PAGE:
On peering at the Dead Sea Scrolls

On Sunday I took my parents to see the exhibition The Dead Sea Scrolls & the Ancient World, which as I remarked on Facebook, would more accurately have been titled Cool Old Copies of Biblical Scripture and Other Ancient Texts. Because while there were many old copies of Biblical scripture, including many olde Bibles themselves, of the Dead Sea Scrolls there were truly only four fingertip-sized fragments, and not much to go on by way of historical and cultural context.

As I anticipated, the exhibition was filled with church-going folks, a number of whom were talking about next week's worship session or pointing at extracts from the Biblical book of Isaiah with sagacious expressions. What I didn't anticipate was that after one of the American exhibition curators delivered a short lecture on the place of the Dead Sea Scrolls in the context of the history of Judaism and Christianity, a young man next to me muttered, "Interesting --- the guy is not a believer."

So only believers in the Christian faith (who tend to use that term "believer" in the first place) would be interested in an exhibition on the Dead Sea Scrolls and other cool antique Bibles? Admittedly the curator did refer to Jesus as something of a mythological figure, depending on what you believe (I'm not quoting him verbatim here). But for someone to think that without some kind of religious connection, academics or curators or ordinary visitors like me would have no cause for seeing or studying these very old and precious bits of writing --- argh. I can't even begin to articulate why overhearing that kind of parochialism bugs me. It just makes me arghy and --- argh.

Writing, ideas, ideology, even one you don't agree with --- the evolution thereof matters, particularly what scant evidence has survived to this day. Religions and ideologies have an impact beyond that on their adherents. People don't pack the National Museum to see Greek Masterpieces from the Louvre because they believe in Zeus or Aphrodite. You don't have to be Christian or Jewish to be curious enough to shell out $20 to see remnants of the Dead Sea Scrolls. And likewise I'd like to think that more and more, people are willing to see examples of other faiths than their own, because faith is this thing that takes so many forms, and --- argh.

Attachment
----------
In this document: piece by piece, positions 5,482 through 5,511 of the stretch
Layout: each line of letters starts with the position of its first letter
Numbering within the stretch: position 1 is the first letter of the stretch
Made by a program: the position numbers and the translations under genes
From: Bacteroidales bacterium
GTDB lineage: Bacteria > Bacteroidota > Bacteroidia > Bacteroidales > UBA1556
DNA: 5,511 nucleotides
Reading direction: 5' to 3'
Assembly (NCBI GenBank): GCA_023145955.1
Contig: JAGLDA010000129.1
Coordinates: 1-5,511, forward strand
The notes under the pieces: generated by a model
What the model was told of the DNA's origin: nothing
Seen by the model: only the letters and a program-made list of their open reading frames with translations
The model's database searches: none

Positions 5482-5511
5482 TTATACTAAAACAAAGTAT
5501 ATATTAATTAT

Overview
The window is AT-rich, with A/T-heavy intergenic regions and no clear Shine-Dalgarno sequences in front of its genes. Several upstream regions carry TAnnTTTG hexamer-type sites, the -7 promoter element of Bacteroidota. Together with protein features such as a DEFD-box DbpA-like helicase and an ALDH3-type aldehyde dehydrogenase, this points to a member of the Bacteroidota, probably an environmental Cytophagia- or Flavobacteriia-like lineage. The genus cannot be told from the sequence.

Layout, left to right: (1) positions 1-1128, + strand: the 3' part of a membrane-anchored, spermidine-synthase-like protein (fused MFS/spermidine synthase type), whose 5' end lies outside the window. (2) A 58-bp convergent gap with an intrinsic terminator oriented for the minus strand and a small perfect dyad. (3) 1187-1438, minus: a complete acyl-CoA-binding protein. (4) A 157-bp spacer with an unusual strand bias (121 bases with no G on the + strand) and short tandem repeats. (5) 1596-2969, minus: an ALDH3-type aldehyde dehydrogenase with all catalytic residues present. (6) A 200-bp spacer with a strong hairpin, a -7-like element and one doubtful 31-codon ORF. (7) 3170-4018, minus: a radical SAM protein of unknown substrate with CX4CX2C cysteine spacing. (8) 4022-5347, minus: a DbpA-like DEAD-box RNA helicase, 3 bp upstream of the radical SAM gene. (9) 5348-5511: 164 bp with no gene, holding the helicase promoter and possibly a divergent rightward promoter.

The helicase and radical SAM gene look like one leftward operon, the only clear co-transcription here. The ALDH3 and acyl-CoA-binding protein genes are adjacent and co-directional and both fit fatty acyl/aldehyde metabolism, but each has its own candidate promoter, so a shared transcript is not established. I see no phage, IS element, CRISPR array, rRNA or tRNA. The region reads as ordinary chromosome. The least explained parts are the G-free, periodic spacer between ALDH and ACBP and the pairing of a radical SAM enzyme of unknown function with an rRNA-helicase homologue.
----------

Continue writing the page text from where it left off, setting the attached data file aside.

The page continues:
And the fact that the curator speaks about the Scrolls with such enthusiasm and respect, the fact that people with no faith (i.e. me) show up to wait their turn and squint down at these iddy-biddy bits of animal-skin parchment --- does that not suggest that there is a place for faith but also for those without faith, that there are many levels on which words of faith can be appreciated and valued?

I get why the exhibition was advertised as The Dead Sea Scrolls. I get why the church groups show up. I just wish more people would get --- argh.



At 9/09/2009 8:15 am , Anonymous Anders Brink said...

You see, the Dead Sea Scrolls are sacred, sacred texts privy only to the believers. Believers are special privileged people having precious insights into the historial context of their faiths. They are entitled to it, by mere faith.

At 9/09/2009 12:28 pm , Anonymous Anonymous said...

Even Christians have differing teachings on how much the bible is to be taken literally as the Word of God. For instance, some believe the bible 'contains' the Word of God (i.e. only those words quoted directly from God or Jesus' mouth were the Words of God); some believe the entire bible, every single word, IS the Word of God.

I tend to think eventually what each Christian really believes about the bible boils down to what he is 'comfortable' with, which is very a product of subjective/anecdotal experience/exposure.


At 9/13/2009 4:34 am , Anonymous Anders Brink said...

Talk about going off tangent. Nobody is arguing about the inerrancy of the Bible. What does the ability of some Christians who can accomodate errors in the Bible have to do with those who think appreciation of the Dead Sea Scroll should be reserved for believers?

Why so defensive? Argh!


Post a Comment

Subscribe to Post Comments [Atom]